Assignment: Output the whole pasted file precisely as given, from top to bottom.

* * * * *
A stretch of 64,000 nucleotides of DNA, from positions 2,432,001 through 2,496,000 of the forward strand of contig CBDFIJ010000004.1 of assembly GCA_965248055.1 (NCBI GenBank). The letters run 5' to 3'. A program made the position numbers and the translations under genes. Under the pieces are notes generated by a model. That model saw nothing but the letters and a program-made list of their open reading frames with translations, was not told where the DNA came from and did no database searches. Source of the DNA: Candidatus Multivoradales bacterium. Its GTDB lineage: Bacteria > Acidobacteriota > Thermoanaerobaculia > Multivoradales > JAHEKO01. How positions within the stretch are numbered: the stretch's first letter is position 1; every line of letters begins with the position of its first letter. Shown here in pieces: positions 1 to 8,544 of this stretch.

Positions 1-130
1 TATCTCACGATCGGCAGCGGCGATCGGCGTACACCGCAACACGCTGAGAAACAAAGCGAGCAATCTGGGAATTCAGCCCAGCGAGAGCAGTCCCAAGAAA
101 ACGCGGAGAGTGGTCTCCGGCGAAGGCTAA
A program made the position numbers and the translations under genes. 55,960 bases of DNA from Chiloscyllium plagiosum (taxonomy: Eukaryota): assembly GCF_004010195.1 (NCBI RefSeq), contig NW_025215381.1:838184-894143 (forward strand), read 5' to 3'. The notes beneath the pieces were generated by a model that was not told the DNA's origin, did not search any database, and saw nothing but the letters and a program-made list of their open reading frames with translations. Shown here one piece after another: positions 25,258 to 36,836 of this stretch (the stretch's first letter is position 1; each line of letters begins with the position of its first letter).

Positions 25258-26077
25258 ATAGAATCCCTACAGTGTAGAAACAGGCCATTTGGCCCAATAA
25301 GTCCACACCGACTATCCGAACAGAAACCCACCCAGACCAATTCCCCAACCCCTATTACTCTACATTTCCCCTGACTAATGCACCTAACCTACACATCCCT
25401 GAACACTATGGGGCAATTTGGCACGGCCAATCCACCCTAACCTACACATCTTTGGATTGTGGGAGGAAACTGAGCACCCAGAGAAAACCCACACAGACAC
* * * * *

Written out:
A stretch of 64,000 nucleotides of DNA, from positions 2,432,001 through 2,496,000 of the forward strand of contig CBDFIJ010000004.1 of assembly GCA_965248055.1 (NCBI GenBank). The letters run 5' to 3'. A program made the position numbers and the translations under genes. Under the pieces are notes generated by a model. That model saw nothing but the letters and a program-made list of their open reading frames with translations, was not told where the DNA came from and did no database searches. Source of the DNA: Candidatus Multivoradales bacterium. Its GTDB lineage: Bacteria > Acidobacteriota > Thermoanaerobaculia > Multivoradales > JAHEKO01. How positions within the stretch are numbered: the stretch's first letter is position 1; every line of letters begins with the position of its first letter. Shown here in pieces: positions 1 to 8,544 of this stretch.

Positions 1-130
1 TATCTCACGATCGGCAGCGGCGATCGGCGTACACCGCAACACGCTGAGAAACAAAGCGAGCAATCTGGGAATTCAGCCCAGCGAGAGCAGTCCCAAGAAA
101 ACGCGGAGAGTGGTCTCCGGCGAAGGCTAA
A program made the position numbers and the translations under genes. 55,960 bases of DNA from Chiloscyllium plagiosum (taxonomy: Eukaryota): assembly GCF_004010195.1 (NCBI RefSeq), contig NW_025215381.1:838184-894143 (forward strand), read 5' to 3'. The notes beneath the pieces were generated by a model that was not told the DNA's origin, did not search any database, and saw nothing but the letters and a program-made list of their open reading frames with translations. Shown here one piece after another: positions 25,258 to 36,836 of this stretch (the stretch's first letter is position 1; each line of letters begins with the position of its first letter).

Positions 25258-26077
25258 ATAGAATCCCTACAGTGTAGAAACAGGCCATTTGGCCCAATAA
25301 GTCCACACCGACTATCCGAACAGAAACCCACCCAGACCAATTCCCCAACCCCTATTACTCTACATTTCCCCTGACTAATGCACCTAACCTACACATCCCT
25401 GAACACTATGGGGCAATTTGGCACGGCCAATCCACCCTAACCTACACATCTTTGGATTGTGGGAGGAAACTGAGCACCCAGAGAAAACCCACACAGACAC